So lets have a look at AlmaLinux:


AlmaLinux promises a ” forever free Redhat clone”, and that might work.
Behind AlmaLinux is the company CloudLinux, and they founded a non-profit-organisation with $1 million dollars annual endowment that will be maintaining AlmaLinux.
AlmaLinux is already available in AWS and Azure, Google Cloud will very soon follow.

And they offer an astonishing easy way to move from CentOS to AlmaLinux.
Just to steps: Upgrade CentOS 8.3 to the latest patch state and start the upgrade script!
I will show that here now.
I tried this procedure on a CentOS 2 node cluster with pacemaker, no problems occured: stop the cluster service on node1, convert it to AlmaLinux, then reboot and start the cluster service again.
Then repeat the procedure with node2. Quite easy!
One disappointing thing is that additional enabled Repos like High Availability are not enabled after the transition.
Make sure you noted all enabled repos before you do the transition:

dnf repolist –all

Here is the convert procedure:

[root@test1 ~]# dnf update
Last metadata expiration check: 1:25:26 ago on Wednesday, 31 March, 2021 03:37:37 AM EDT.
Dependencies resolved.
Nothing to do.

[root@test1 ~]# cat /etc/centos-release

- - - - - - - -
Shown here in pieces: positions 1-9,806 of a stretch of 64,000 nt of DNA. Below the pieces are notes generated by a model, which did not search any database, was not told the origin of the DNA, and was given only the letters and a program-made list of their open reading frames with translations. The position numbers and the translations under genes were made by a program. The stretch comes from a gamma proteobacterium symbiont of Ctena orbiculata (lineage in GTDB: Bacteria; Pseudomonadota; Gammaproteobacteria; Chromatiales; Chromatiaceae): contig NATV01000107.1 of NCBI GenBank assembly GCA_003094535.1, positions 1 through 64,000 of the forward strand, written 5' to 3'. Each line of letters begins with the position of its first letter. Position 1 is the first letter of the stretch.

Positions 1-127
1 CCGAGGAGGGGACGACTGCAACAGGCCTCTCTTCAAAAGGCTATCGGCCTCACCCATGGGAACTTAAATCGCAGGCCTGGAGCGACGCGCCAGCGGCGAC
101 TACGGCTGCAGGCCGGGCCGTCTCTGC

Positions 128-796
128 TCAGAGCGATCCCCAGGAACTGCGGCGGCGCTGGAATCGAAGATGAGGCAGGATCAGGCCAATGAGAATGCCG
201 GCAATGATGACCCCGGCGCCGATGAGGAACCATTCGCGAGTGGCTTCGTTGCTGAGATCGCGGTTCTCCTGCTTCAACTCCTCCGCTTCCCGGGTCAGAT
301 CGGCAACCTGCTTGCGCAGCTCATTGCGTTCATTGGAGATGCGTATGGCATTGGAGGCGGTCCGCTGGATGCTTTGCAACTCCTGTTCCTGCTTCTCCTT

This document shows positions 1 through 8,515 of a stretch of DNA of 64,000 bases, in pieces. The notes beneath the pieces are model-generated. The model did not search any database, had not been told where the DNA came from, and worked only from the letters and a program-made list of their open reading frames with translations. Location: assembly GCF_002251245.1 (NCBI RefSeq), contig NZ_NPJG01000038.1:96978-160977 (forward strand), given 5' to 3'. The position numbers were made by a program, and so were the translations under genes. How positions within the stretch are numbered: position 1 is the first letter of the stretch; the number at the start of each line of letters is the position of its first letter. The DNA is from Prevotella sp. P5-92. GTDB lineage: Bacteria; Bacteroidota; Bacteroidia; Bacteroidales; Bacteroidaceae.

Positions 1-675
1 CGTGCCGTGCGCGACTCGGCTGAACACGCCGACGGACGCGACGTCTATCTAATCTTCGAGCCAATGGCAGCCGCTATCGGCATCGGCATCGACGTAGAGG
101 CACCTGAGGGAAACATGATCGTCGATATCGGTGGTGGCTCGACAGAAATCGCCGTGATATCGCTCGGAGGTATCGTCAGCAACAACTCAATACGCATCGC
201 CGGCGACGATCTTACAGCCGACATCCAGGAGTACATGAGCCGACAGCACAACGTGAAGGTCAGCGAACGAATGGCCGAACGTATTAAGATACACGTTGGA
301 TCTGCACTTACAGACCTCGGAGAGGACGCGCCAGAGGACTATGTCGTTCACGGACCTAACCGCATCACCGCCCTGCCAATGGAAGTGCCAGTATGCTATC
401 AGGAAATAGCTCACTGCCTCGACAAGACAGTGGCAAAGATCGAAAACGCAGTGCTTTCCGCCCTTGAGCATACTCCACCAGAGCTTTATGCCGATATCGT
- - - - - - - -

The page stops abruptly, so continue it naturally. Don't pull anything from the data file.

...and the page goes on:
CentOS Linux release 8.3.2011

[root@test1 ~]# cat /etc/os-release  
NAME=”CentOS Linux”
ID_LIKE=”rhel fedora”
PRETTY_NAME=”CentOS Linux 8″

[root@test1 ~]# curl -O

[root@test1 ~]# chmod u+x

[root@test1 ~]# ./

This will convert your installation: do some checks, change system parameters like OS-release and so on, change the repositories to AlmaLinux repositories and reinstall the installed RPM’s from the new repositories.
External repositories like EPEL will still work after the transition.
Now enable the missing repos:

dnf repolist –all

Compare that with your output from your old CentOS system and enable the missing repos, e.g. High Availability

dnf config-manager –set-enabled ha

and update again:

dnf update

Now every rpm package from CentOS should have been replaced by packages from AlmaLinux.

To start the system with the kernel rpm version from AlmaLinux reboot the system.
After the reboot the system looks like that:

[root@test1 ~]# cat /etc/os-release     
VERSION=”8.3 (Purple Manul)”
ID_LIKE=”rhel centos fedora”
PRETTY_NAME=”AlmaLinux 8.3 (Purple Manul)”

[root@test1 ~]# cat /etc/centos-release
AlmaLinux release 8.3 (Purple Manul)

And that’s all.

Final words

Yes there are ways out of the CentOS dilemma, some very easy, some require more effort. Each way has it’s own advantages and disadvantages.
Anyway something must be done.
Finally it’s also a political decision, other parameters must be also considered:

  • Which other distributions are already used in the company
  • Knowledge for other distributions must be build up eventually
  • Trust in a new distribution like AlmaLinux for your enterprise environment
  • Expenditures to migrate maybe thousands of systems
  • Possibility to consolidate your systems
  • Subscription costs
  • Established toolchains in your company